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Mind the gap: the key to the inflation conundrum
by David Campbell on Jun 03, 2014 at 12:35
If one were to point to a single metric to explain why economics is frequently held in low regard by other scientific disciplines and the man in the street, it would be hard to find a better example than the output gap.
Methodologically torturous? Check. Obscure? Check. Effectively unprovable? Check. Conceptually contentious to the point where entire schools of economic thought dispute its existence? Check and double check.
While it might be tempting to look at the above and conclude this is strictly a debate for academics, to do so would ignore the fact this is now one of the most important questions facing the UK economy and one of the biggest determinants of your future wealth.
The output gap is essentially the difference between real and potential GDP and so the limit beyond which growth begins to get seriously inflationary. That apparent simplicity rapidly gets muddied by the many ways it is possible to measure productivity, the fact that potential GDP is unknowable and any attempt to calculate it is intrinsically speculative.
The growing urgency of the question is of course due the UK’s suddenly soaraway growth and the BoE’s extended period of easy policy: how long can it sit on its hands without inflationary friction taking root? Or if it acts soon, will the increasing cost of household leverage choke the recovery?
Given the number of variables and the lack of a single universally recognised methodology, the range of opinions on the size of the gap is unsurprisingly large (see chart on opposite page) – basically as large as the number of economists willing to hazard an opinion.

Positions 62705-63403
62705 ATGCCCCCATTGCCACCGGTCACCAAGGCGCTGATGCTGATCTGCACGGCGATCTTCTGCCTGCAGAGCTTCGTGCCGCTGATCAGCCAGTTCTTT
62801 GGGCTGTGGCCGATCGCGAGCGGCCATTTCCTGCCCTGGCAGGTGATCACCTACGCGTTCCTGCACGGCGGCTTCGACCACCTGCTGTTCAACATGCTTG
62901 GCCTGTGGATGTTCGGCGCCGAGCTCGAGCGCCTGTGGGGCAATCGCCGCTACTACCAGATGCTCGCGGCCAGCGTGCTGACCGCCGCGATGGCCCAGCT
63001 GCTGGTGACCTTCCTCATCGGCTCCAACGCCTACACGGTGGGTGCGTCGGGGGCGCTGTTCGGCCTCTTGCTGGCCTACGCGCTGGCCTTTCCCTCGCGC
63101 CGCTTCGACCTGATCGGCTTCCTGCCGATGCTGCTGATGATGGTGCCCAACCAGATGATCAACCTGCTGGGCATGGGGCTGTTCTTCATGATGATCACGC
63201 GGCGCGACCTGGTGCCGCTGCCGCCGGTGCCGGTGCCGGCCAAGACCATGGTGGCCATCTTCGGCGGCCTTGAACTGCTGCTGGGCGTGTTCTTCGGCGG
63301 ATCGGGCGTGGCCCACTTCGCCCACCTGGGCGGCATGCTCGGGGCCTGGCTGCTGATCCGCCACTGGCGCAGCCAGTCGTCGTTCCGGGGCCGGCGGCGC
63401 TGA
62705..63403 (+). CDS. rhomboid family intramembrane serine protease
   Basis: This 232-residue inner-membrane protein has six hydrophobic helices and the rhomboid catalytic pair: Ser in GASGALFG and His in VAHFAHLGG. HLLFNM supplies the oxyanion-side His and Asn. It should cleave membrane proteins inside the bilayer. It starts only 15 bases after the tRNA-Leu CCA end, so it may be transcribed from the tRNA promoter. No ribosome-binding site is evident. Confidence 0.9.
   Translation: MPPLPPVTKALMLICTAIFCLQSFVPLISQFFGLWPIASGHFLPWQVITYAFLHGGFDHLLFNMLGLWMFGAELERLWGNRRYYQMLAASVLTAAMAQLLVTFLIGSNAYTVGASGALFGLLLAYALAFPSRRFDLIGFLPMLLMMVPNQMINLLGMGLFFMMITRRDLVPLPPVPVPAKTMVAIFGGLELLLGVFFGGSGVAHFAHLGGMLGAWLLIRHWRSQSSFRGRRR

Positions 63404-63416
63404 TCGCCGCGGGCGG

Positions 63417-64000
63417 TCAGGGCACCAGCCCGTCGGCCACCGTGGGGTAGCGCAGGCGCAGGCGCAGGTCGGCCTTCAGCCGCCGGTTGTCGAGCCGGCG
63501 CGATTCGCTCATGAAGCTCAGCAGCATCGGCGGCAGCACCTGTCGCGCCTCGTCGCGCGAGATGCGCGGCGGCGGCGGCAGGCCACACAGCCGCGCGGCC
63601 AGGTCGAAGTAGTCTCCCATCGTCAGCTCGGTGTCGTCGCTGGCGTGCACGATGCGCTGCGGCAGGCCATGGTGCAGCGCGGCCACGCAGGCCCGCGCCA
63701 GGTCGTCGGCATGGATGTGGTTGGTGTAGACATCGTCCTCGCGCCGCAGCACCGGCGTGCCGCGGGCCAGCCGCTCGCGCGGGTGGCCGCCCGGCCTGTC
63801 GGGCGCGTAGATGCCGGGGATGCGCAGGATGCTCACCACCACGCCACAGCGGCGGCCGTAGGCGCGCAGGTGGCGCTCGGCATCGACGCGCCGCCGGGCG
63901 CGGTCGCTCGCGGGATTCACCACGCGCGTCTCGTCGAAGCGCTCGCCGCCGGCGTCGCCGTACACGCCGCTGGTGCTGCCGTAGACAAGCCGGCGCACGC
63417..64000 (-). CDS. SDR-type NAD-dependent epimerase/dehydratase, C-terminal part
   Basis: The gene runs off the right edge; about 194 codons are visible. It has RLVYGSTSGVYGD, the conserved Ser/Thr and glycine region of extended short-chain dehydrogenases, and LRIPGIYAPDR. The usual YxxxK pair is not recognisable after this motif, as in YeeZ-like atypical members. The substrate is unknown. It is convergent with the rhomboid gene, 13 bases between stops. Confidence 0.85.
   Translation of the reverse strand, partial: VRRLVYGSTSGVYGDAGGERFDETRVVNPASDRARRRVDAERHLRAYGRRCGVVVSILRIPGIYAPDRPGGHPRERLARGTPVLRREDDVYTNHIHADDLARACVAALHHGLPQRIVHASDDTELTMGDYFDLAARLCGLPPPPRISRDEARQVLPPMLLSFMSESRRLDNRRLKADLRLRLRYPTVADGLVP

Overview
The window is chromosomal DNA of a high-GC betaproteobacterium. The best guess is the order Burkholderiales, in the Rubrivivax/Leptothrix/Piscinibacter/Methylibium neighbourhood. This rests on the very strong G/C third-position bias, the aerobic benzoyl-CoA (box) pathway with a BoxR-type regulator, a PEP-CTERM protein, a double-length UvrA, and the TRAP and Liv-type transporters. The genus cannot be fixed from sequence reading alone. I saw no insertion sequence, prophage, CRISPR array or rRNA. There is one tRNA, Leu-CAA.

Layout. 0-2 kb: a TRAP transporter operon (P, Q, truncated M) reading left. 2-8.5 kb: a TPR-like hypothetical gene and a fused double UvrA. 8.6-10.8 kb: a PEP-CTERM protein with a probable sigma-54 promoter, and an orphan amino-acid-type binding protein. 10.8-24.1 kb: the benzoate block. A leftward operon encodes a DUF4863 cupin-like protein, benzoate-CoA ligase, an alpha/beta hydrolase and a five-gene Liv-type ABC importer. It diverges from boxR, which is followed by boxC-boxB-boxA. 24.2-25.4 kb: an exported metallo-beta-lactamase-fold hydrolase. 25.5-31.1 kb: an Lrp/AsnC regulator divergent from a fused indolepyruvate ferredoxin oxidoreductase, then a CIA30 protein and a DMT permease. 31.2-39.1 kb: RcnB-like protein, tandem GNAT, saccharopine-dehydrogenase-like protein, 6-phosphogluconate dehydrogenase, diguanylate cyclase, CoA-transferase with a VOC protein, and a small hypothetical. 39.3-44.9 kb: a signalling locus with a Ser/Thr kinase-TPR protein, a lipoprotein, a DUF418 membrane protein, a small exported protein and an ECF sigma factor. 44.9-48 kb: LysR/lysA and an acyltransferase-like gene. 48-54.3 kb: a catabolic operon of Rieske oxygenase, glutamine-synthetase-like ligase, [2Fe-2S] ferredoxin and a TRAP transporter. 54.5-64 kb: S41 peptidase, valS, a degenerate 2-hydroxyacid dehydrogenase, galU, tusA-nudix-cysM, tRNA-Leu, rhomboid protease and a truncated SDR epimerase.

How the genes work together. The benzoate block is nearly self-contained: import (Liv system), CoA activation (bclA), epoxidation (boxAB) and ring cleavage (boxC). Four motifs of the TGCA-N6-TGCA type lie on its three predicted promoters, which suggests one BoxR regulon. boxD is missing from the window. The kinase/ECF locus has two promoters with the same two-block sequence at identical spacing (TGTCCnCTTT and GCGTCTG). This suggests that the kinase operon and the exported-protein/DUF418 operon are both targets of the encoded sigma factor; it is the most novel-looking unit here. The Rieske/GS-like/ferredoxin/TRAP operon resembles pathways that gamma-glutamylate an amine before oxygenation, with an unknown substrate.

The increasing significance of the output gap can be read in its increasingly prominent place in BoE communications, and the level of disagreement it has generated between policymakers, taking something like a starring role in Monetary Policy Committee (MPC) minutes released last week.
Futures markets brought forward the expected timetable for an increase in interest rates following the minutes, after MPC members said they anticipated spare capacity in the economy equivalent to between 1-1.5% of GDP, but added there was ‘considerable uncertainty around that central estimate, however, and a range of views on the committee’.
If the actual figure was the cause for debate inside the committee, there was considerably less genteel disagreement outside it, ranging from the exceptionally hawkish view of the former BoE economists at Fathom that that the UK is already operating at above nominal capacity and inflation already building, to the doves of Capital Economics, who believe the UK will need years of easy money to approach its potential.
‘With productivity drifting sideways for the past five years, in our judgment the output gap has already closed,’ said Fathom in a recent research note, which predicted consumer price inflation would bounce back to 3% and wage inflation climb to 4% by the end of the year.
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